I must admit, the first notices I saw of Claire Vaye Watkins’ debut collection of stories, Battleborn, made me drop my shoulders in a sigh—stories by a young woman just out of graduate school whose father, Paul Watkins, was a member of the Charles Manson “family.” “Helter Skelter” sensationalism, I suspected--before reading her stories. Only the first one, entitled “Ghosts, Cowboys,” refers to that notorious madness that resulted in the meaningless deaths of several innocent people, including director Roman Polanski’s pregnant wife, Sharon Tate, and that one Watkins wrote primarily just to “get it out of the way.”
Actually, only the reviewers and bloggers seem interested in Claire Watkins’ parentage; it is not something she has encouraged to sell her book. If you are interested, you can find lots of background many places on the Internet, including a televised interview with Paul Watkins the year before he died of cancer, when his daughter was only six. (By the way, he was not involved in the killings and actually testified against Manson in court). The only aspect of Claire Watkins’ background relevant to her stories is the fact that she grew up in desert communities in Nevada and California. The title of the collection is a tribute to those origins, for Nevada came into the U.S. union during the Civil War—thus was “battleborn.”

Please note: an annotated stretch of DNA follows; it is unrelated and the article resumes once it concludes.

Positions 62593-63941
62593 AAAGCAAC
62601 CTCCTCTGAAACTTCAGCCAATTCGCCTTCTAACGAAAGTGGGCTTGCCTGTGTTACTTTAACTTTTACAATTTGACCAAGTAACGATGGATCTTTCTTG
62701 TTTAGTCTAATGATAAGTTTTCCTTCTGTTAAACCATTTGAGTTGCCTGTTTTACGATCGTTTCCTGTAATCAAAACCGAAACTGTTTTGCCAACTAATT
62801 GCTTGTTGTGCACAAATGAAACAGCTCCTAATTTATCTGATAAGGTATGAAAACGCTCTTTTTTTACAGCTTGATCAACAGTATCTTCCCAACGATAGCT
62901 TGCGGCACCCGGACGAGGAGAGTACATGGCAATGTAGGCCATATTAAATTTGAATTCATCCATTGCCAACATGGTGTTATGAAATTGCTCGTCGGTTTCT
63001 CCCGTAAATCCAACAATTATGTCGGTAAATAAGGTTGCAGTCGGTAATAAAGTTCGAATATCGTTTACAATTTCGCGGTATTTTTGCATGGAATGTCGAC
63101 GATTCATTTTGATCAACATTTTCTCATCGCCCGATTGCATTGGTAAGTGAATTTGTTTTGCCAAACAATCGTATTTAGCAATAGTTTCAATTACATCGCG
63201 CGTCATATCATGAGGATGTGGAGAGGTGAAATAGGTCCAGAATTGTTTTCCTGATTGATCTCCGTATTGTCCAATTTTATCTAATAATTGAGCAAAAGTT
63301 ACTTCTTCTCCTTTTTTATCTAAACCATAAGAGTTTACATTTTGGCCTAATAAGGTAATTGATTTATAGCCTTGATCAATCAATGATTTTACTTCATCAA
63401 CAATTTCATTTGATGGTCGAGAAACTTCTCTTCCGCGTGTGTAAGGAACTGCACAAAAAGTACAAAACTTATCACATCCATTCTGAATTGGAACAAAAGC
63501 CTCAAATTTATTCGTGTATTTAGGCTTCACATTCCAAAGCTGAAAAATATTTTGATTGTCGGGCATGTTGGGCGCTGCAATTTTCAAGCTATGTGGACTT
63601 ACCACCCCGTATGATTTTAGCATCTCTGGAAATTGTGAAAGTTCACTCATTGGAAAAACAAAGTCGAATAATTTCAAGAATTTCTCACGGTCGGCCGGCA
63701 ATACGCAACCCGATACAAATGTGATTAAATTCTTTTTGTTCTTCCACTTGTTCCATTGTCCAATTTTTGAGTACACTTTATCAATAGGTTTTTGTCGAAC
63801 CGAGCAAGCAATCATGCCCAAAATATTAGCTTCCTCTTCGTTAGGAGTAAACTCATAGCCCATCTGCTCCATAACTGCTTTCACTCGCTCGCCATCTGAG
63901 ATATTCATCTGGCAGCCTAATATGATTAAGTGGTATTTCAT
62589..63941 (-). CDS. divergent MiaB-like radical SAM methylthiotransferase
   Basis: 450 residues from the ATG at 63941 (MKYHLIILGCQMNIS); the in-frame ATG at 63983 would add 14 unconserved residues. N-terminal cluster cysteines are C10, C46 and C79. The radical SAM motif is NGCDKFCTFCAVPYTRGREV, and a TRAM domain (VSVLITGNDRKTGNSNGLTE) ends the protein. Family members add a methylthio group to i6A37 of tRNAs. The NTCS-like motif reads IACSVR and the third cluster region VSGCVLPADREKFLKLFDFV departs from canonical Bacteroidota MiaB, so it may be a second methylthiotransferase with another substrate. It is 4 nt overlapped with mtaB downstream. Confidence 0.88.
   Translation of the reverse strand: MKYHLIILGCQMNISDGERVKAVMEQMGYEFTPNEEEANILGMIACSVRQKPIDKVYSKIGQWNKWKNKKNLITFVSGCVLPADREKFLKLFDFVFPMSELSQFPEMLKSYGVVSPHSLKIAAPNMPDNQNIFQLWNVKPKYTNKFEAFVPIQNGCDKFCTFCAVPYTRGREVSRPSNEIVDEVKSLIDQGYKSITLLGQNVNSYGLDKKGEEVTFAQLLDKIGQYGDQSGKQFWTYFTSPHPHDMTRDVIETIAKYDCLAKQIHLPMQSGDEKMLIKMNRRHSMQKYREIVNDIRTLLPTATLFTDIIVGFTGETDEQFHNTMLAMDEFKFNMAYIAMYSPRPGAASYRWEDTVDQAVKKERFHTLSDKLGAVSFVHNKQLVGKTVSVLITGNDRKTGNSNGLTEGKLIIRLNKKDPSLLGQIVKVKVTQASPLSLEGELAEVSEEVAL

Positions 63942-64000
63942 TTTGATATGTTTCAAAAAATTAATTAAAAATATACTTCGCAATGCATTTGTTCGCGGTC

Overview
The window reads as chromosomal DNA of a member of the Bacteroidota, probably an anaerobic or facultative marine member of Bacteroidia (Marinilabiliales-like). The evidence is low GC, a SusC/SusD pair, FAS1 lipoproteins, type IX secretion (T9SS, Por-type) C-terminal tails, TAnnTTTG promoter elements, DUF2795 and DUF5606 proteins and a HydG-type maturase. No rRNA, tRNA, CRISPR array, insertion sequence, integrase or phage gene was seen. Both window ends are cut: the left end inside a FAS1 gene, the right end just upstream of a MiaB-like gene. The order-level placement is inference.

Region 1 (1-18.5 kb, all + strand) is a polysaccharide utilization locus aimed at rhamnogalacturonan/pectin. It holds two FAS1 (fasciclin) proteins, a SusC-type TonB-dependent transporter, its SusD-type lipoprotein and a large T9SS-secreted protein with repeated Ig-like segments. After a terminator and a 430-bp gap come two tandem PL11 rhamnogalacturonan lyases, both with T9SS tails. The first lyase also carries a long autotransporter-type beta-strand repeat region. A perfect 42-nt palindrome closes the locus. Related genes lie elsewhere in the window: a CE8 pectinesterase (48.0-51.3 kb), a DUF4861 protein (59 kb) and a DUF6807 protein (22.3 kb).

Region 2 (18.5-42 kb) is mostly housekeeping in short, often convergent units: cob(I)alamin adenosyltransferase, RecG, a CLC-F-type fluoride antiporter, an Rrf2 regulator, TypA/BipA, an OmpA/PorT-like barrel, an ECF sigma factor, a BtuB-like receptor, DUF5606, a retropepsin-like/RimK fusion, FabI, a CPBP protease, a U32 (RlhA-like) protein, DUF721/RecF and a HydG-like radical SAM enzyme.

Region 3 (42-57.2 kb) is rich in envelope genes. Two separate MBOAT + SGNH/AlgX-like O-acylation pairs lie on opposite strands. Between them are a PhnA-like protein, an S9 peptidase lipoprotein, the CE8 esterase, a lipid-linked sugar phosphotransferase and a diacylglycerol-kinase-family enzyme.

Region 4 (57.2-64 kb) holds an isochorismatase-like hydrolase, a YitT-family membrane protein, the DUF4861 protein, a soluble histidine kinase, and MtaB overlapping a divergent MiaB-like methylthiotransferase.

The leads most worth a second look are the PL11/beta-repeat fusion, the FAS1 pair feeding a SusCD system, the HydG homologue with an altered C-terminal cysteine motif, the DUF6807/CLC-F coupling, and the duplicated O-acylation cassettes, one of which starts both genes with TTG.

Although she has been compared to Annie Proulx, Richard Ford, Wallace Stegner, and Cormac McCarthy, the comparison is only surface-sand-deep; indeed, she has said that she never read those writers. Her stories are mostly set in the Reno/Las Vegas/ Pahrump areas of Nevada, but it is her characters (prospectors, prostitutes, and lost young women) and her carefully controlled use of language that make the stories irresistible--not the landscape.
In an interview, Watkins has said that many of her characters try hard to make room inside themselves for someone else, but are haunted by some toxic legacy from their past. Although her characters often hope for love as an antidote to that toxicity, she says, they feel the toxicity is so much a part of themselves that to have it dislodged is to risk self-annihilation. As a result, they often hug the hurt caused by the past poison as part of their identify. Watkins says, “They fear the self-severing that is a part of loving someone.”